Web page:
Ohio’s farmers have been strong partners in protecting Lake Erie. The checkoff programs of Ohio’s corn, soybean and wheat farmers have made significant investments in science-based research to help farmers reduce phosphorous loss. We have aggressively promoted the use of best management practices among all our growers and will continue to support all efforts that protect water quality while enabling us to maintain food production.

In the light of the work we have done, the dollars we have invested, and the progress we have made, we are disappointed with the decision to seek an impairment designation for the open waters of Lake Erie.

Despite the emotional and political appeal of an impairment designation, it will do nothing to trigger additional federal dollars. It could force us to retrace our steps to rediscover what we already know from years of diligent work on this issue and could delay real solutions for the lake. Duplicative and unnecessary regulations will not improve water quality. A recent study by George Mason University revealed agriculture is already the most regulated industry in Ohio.

Fortunately, there is a road map in place that leads to a real solution. The Great Lakes Water Quality Agreement between the United States and Canada was updated in 2012 to address harmful algae blooms. That agreement was the basis of the target set four years later by Ohio, Michigan and Canada of a 40 percent reduction in total phosphorous entering Lake Erie by 2025. It is an ambitious goal, but it’s one that can be met if we don’t lose our focus.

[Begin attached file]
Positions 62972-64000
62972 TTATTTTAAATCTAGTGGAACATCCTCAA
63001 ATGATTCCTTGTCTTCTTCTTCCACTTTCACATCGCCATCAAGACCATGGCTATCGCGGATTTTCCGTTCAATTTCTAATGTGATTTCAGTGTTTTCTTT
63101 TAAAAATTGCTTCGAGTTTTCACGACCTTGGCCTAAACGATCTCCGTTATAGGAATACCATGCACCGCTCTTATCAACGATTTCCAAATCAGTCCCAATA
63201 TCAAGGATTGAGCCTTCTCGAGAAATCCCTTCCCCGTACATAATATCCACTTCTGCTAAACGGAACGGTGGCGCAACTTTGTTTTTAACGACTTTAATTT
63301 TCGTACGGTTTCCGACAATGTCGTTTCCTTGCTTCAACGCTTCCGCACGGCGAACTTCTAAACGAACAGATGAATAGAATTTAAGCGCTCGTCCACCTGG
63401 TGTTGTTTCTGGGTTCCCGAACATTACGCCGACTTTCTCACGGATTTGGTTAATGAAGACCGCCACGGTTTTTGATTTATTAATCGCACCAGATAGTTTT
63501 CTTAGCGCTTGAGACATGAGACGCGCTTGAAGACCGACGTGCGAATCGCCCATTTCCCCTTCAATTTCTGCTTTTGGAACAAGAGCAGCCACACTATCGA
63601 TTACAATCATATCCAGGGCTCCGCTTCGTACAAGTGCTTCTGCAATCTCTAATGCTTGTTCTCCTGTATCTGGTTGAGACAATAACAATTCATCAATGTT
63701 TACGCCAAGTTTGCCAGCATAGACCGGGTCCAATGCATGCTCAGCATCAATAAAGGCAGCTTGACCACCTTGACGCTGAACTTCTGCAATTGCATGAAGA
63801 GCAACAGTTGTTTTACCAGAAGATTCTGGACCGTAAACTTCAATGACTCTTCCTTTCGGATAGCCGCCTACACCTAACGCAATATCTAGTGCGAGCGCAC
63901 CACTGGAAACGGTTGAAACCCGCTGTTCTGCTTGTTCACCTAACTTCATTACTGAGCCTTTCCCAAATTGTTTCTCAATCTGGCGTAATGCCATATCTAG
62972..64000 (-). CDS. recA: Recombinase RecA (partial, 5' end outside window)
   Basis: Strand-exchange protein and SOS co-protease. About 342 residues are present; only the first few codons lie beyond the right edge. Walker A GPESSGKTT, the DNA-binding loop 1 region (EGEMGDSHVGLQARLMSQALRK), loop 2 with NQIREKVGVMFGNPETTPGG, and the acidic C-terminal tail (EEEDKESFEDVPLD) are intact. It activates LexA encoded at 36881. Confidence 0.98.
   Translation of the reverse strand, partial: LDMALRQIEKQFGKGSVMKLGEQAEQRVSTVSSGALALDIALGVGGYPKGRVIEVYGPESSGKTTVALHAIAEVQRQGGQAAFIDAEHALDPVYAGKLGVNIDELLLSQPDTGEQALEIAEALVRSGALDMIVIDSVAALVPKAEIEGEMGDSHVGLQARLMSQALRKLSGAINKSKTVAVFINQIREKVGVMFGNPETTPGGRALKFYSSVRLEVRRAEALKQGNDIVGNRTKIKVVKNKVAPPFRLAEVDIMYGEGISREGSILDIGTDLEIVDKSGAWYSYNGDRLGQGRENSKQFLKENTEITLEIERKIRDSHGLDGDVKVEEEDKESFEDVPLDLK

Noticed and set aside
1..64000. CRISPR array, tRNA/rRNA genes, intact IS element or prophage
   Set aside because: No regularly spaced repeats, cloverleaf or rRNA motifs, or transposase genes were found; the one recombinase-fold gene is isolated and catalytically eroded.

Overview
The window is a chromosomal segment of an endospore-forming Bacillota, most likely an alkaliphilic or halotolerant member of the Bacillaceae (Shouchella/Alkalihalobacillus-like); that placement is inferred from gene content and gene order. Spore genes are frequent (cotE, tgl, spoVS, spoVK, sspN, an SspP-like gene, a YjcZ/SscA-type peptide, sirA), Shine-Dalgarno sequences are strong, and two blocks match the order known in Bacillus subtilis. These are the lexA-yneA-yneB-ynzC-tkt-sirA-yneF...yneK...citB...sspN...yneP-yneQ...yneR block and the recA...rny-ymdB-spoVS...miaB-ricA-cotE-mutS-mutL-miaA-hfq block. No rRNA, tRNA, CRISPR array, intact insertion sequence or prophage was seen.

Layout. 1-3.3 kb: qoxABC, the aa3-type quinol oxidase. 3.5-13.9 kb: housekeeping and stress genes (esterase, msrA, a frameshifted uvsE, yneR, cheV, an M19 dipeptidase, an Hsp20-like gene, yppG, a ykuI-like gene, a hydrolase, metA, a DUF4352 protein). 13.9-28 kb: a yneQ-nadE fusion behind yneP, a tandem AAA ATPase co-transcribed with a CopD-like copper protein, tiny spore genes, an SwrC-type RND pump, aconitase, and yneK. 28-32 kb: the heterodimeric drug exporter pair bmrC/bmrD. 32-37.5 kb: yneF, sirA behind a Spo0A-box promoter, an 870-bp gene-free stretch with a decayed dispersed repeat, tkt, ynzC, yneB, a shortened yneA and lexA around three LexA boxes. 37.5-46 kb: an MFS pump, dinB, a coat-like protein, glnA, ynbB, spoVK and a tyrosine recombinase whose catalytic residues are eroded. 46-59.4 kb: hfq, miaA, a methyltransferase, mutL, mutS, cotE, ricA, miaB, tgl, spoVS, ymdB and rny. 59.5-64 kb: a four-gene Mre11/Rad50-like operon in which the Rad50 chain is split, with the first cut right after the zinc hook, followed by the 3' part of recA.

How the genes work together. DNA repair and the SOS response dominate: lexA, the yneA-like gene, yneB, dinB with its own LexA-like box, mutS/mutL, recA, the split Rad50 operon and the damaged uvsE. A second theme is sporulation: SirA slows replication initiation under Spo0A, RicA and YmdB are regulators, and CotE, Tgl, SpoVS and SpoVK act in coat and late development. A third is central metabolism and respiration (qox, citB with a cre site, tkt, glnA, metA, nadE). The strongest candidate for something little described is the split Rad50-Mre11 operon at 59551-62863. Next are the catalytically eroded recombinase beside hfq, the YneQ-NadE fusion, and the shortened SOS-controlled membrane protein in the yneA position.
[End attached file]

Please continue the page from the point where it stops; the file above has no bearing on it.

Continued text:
What is most needed now is a funding plan that will work under the strategy we have today. Farmers already have put in place science-based land management practices that reduce agricultural runoff and would benefit from additional research to further improve and refine those practices. We also need an infusion of real dollars to all stakeholders that discharge to the lake to improve their waste treatment systems where needed, to pay for monitoring, new equipment and to study even better technologies that will enable farms to put conservation practices in place more efficiently and effectively.

Ohio corn, soybean, and wheat farmers have been working to be part of the solution for many years and will continue their work. This new designation will not deter us from doing the right things for the land, soil and water. We respectfully ask the Kasich Administration to focus on efforts that will move us forward, working directly with farmers, and building on what we’ve already accomplished.